Thursday, September 22, 2022


Like so many all over the world, I devoted Monday to watching, on television, the ritual that accompanied the end of an era in London. I am glad I bought an extra box of tissues! A friend and I lunched, between processions, church services, standing for the national anthem and tears, on Italian stuzzichini (finger food) and a Turkish lahmacun (because it tastes good cold and I had therefore been able to make it the day before, using a pizza base not pitta bread, as it traditional). After that there had to be cake and my local bar made the one you see below for me - a thank you to the late Queen but also looking to the future with King Charles:   

Thus a Welshwoman and a Scottish woman in Sicily bade farewell to this most international of queens and we do not think she would have minded at all. 

Saturday, September 10, 2022


 O, to be in England

Now that April 's there,

And whoever wakes in England

Sees, some morning, unaware,

wrote Robert Browning in Home Thoughts, from Abroad and went on to list, in the poem, some of the things you might see and hear in the English countryside on an April morning. But you see them distractedly, "unaware" because you take them for granted; you are "there" and able to see them every day.

Many words have been written about the momentous events of this week, so, planning this post, I wondered what I could possibly add to what great and renowned writers have already said. I had written about the Queen on this blog only in June, when we were celebrating her Platinum Jubilee, yet that seems a decade ago now. I pondered, wondered again and considered not writing anything at all but then I thought that perhaps I could write about what it is like to be British and hear such news when you are not "there",  do not wake in England or one of the other nations of the United Kingdom, cannot totally gauge the atmosphere "there" but suddenly, although you hope you have become bicultural, feel more British than you have for years. And you reel from the impact of the news you have just heard.

On the morning of what began as an ordinary day, Thursday, 8th September, I was looking at the British newspapers online and following certain developments on Twitter when suddenly I read that Her Majesty the Queen had been advised to rest as her doctors were "concerned". Alarm bells did not immediately ring in my head as we had seen Her Majesty accepting the resignation of one Prime Minister only on Monday and she had appointed the new one on Tuesday. In the photos, she looked frail but happy. She had rallied before; surely she would rally again? But then serious journalists started tweeting that something strange was going on in Parliament; notes were being passed round and Members of Parliament were looking grim. The Speaker interrupted the session to convey the best wishes of the House to the Queen. It occurred to me that the very fact that the Palace had issued a statement meant that things were very bad and, when we were told that first the (then) Prince of Wales and later the Princess Royal had gone to Balmoral, we knew. As Brits we all knew, wherever we were in the world. In the afternoon the Queen's other children and Prince William arrived at Balmoral and the only further news for hours was that the Queen was "comfortable". Again, as Brits, we knew that this probably meant, "Nothing further can be done" but we perhaps did not expect the  news we dreaded to come so quickly. At home I switched on BBC World News and saw that their main royal news presenter was wearing a black tie.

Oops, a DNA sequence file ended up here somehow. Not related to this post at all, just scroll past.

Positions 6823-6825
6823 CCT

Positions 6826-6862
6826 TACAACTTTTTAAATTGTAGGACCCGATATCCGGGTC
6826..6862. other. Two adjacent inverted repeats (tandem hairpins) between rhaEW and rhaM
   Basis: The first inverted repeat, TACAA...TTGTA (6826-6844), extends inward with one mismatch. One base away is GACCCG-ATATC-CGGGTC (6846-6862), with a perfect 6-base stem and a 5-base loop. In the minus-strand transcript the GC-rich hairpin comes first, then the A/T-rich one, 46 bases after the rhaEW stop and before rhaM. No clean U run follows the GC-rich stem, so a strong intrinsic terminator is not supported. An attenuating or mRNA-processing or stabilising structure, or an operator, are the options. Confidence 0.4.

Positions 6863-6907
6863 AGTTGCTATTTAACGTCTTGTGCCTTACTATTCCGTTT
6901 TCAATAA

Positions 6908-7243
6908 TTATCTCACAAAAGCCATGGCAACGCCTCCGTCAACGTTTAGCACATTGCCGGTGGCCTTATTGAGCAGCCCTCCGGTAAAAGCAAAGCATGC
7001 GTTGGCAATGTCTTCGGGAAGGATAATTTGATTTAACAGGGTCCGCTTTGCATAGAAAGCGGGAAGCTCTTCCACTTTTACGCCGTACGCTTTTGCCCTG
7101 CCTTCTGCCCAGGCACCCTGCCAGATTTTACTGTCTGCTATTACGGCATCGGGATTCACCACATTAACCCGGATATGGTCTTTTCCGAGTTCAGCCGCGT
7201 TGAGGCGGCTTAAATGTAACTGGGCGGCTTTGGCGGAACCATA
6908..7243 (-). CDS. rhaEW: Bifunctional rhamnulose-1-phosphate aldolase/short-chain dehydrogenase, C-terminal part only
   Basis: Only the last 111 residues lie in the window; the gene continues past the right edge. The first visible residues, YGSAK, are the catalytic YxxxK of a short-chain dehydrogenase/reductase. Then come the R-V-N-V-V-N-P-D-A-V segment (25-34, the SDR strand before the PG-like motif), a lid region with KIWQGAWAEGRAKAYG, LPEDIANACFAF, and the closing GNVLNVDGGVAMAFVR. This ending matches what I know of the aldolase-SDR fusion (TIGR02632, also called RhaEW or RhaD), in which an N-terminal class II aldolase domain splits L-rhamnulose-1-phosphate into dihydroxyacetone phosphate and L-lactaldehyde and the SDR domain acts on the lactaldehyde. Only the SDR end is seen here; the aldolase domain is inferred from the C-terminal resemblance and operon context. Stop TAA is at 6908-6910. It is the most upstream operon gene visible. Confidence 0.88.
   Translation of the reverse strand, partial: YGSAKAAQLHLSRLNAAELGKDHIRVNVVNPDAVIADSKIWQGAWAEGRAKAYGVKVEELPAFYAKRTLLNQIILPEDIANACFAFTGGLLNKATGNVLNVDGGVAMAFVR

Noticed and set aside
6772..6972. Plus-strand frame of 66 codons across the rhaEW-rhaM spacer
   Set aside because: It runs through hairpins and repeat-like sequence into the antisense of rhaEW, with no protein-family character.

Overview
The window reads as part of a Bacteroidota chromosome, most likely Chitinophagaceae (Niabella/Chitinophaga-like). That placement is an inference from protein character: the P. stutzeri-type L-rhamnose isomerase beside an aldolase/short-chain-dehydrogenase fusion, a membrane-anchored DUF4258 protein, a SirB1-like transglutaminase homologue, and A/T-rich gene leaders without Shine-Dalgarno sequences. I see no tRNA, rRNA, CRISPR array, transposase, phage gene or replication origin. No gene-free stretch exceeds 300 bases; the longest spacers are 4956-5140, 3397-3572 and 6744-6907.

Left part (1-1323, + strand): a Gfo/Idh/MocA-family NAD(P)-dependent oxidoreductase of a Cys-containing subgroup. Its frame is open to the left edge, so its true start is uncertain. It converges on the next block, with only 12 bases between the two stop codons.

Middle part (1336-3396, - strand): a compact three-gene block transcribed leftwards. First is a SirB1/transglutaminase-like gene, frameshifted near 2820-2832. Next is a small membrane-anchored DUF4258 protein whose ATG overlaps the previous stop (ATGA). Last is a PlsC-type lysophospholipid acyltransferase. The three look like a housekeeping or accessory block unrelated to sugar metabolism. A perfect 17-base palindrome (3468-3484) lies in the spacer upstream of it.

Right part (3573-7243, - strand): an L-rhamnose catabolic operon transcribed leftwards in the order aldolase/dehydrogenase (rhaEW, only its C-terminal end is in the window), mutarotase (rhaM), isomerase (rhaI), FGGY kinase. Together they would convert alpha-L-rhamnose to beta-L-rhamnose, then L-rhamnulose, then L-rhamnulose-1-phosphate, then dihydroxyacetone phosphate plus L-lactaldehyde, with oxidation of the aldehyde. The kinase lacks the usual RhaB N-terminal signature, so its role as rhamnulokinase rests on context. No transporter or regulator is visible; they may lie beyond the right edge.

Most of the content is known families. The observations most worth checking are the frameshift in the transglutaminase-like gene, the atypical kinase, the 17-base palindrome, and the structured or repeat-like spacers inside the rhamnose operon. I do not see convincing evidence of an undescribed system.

At seven o'clock in Italy, which is six o'clock in the UK,  I took my dog out and when I came back, I went into the kitchen for a moment with the television still on in the living room. I heard the words "King" and "Charles" and then I knew for certain. I watched the written announcement that was displayed on the screen and a piece of my heart - the fragment that had woken in England "unaware" and had taken the Queen for granted - dropped out of my body. The National Anthem was played and although I was alone I stood up. I thought, "Oh, goodness, I've got to sing God Save the King" (for the Crown passes immediately to the heir upon the death of the Sovereign).